Aldi Crossbones Premium Rum Mashup

I shop in Aldi. I shop there for a number of reasons, but one of the main reasons is that the general price to quality ratio of the stuff you get is excellent. Sure, there are a few duds on their shelves, but on the whole the stuff I buy is better in quality than other supermarkets at the same price point, if we’re comparing like for like. This extends right into their alcoholic drinks range with their wines blowing away stuff 3 times the price. Long have Aldi done a range of whiskies and about a billion gins, but rum has always lagged behind. They put out the Sea Dog spiced rum this year which really wasn’t very good, but I have been hoping for more offerings. So there I was, minding my own business in the Aisle of Wonder when I see some new rum. I’ll have some of that!

A while ago Aldi released 2 new “Premium” rums as part of their Special Buys (they come, they go, then they’re gone), one was a golden rum and one was a dark rum, both called “Crossbones”. As I have a lot of time for Aldi I thought I’d give them chance to make amends for the Sea Dog. I’m going to review both rums here to give you a fair account of them against each other as I imagine most people will see them on the shelf and be wondering which one to go for.

Update: It looks like these rums may have been incorporated into the wider range rather than Special Buy as they are now sitting with the rest of the booze on the main shelf. Hopefully the dark rum will be part of the core range.

First, lets start with the review of Aldi Crossbones Premium Golden Rum:

What is it? Dunno. Rum. It’s a blend of young and older rums from around the Caribbean, aged in oak casks. We don’t know the still type, or the countries, or how long they have been aged in oak for. So we’ve looking at a generic rum blend here. Without a doubt this will be entirely from molasses.

Coloured, chill filtered and bottled at 40% abv.

Sugar? My hydrometer says 4g/l, that is perfectly fine and generally considered to be “none” as anything under 5g/l can be attributed by cask sugars. So well done Aldi, they’ve not smoothed it over with sugar.

Nose: Pretty pleasant actually, smells like rum. Some spirity varnish notes and it’s on the lighter Cuban or Central American side, high in column still, but none the less it’s a fair nose; banana, coconut, caramels and baking spices with cinnamon and clove. A touch of runny honey, vanilla and a little menthol.

Palate: Medium mouth feel. Light and grassy, slightly astringent but not too bad, easy to drink neat. It’s a rinse and repeat of the nose really, a little more savoury note here though with some brine and a touch of tar but nothing too much as to sway it from the oak caramels and spices.

Finish: Short. More astringent here and a little bitter, still some cinnamon, caramel and vanilla though. It gets some lime part way through which lifts it.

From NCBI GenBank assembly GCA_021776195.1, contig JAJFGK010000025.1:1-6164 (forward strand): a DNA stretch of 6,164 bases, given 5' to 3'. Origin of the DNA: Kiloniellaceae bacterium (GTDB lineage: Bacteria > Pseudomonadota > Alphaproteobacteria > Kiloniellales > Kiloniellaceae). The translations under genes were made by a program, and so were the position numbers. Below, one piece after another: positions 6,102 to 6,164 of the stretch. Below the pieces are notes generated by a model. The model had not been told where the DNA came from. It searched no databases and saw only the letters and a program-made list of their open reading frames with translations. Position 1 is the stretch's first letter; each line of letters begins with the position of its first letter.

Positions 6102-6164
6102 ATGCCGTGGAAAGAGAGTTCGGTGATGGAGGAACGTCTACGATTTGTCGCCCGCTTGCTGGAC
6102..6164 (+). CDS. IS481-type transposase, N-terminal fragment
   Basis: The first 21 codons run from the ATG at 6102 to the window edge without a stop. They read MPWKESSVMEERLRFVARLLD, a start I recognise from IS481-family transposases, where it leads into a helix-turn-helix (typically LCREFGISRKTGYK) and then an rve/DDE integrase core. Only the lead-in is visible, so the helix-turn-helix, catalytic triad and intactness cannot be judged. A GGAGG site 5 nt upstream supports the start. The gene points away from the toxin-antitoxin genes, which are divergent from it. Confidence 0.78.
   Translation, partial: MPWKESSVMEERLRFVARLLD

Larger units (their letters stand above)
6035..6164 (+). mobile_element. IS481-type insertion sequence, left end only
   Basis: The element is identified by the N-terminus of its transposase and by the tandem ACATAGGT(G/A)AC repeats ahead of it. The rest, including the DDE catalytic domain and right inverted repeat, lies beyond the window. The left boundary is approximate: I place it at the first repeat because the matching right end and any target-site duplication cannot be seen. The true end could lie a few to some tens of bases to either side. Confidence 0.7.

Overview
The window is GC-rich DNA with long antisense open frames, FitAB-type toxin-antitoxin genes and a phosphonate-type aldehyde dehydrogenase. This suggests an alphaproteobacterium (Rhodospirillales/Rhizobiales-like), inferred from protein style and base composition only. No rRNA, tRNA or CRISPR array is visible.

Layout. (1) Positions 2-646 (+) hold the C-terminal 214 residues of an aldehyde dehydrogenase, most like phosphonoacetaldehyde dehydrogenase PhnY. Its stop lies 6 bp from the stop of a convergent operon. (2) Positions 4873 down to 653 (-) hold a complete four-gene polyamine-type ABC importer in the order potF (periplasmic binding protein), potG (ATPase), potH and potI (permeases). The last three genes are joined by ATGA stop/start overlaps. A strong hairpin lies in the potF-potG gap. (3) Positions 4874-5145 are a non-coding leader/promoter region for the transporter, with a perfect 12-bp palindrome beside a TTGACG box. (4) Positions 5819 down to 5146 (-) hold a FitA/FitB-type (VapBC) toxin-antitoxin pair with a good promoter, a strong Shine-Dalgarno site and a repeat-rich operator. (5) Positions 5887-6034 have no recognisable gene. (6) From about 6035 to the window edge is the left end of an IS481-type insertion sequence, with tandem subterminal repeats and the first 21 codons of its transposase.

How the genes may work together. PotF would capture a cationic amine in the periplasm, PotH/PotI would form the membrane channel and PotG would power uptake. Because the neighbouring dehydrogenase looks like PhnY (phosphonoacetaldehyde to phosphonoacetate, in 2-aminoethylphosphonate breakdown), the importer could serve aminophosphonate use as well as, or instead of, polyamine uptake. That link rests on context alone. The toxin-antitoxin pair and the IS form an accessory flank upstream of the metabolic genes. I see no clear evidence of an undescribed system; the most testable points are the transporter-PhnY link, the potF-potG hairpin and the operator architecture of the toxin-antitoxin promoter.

Thoughts? A standard “golden rum” I guess. Generally though it’s decent enough. I’ve had worse rums for more money and in respect to Aldi it probably wasn’t ever designed to be drunk neat from a Copita glass and judged by some dude on the internet. Based on that, its general flavour and price of a mere £15 I think it’s a solid buy.

 

Ok, let’s move on to the Aldi Crossbones Premium Dark Rum review:

What is it? A bit more detail here; this one is solely a blend of Jamaican column and pot still rums, so we know we’re likely to be getting a bit more in terms of quality, it’ll be solely from molasses. No mention of ageing here, but then I don’t know what defines “older” rum in the Golden one anyway, the lack of any age indication isn’t a deal breaker, it’s a dark rum blend.

Coloured (oh yes, heavily), chill filtered and bottled at 40% abv.

Sugar? As with the Golden Rum, this has come in at 4g/l so totally fine. No issue here.

Nose: Yikes. Big, rich and decadent that’s for sure, definitely got some Jamaican pot still in here. It’s going for the “Navy” style of rum, if that’s your thing. Black bananas, boot polish, treacle toffee, molasses, roasted coffee beans and black olives. Notes of camphor, soil, wet leaves and brine. There is a slight meaty note too, mushroom’y, maybe ham and a little grilled pineapple.

Palate: Yeah, same here. Full mouth though, quite oily and rich but not cloying. Chocolate, fudge, cinnamon, treacle toffee again and a massive waft of banana bread, black bananas, ginger and coffee. It still has some savoury notes though with that boot polish, some leather, camphor and mushroom. A little black olive and brine too at the end.

Finish: Medium this time. Stays on the treacle, coffee, chocolate and wood spices here with ginger, clove and nutmeg. A little vanilla and coconut towards the end and a lighter banana note.

Thoughts? Heh. Really pretty good. Lots of rich flavours, not much heat or astringency and easy to drink neat. It’d mix very well but honestly it’s easy peasy to drink it neat. I imagine this is what most people expect when they order a “dark rum” and it delivers on that expectation.

Just reading the bottle tag I knew that this one would be better than the Golden rum, it was the one I originally went for before I decided to get both; knowing it’s fully Jamaican rum is the kicker here as even industrial Clarendon column still rum is better than the vast majority of shite from Central America, chuck in some heavy pot still and it’s game on.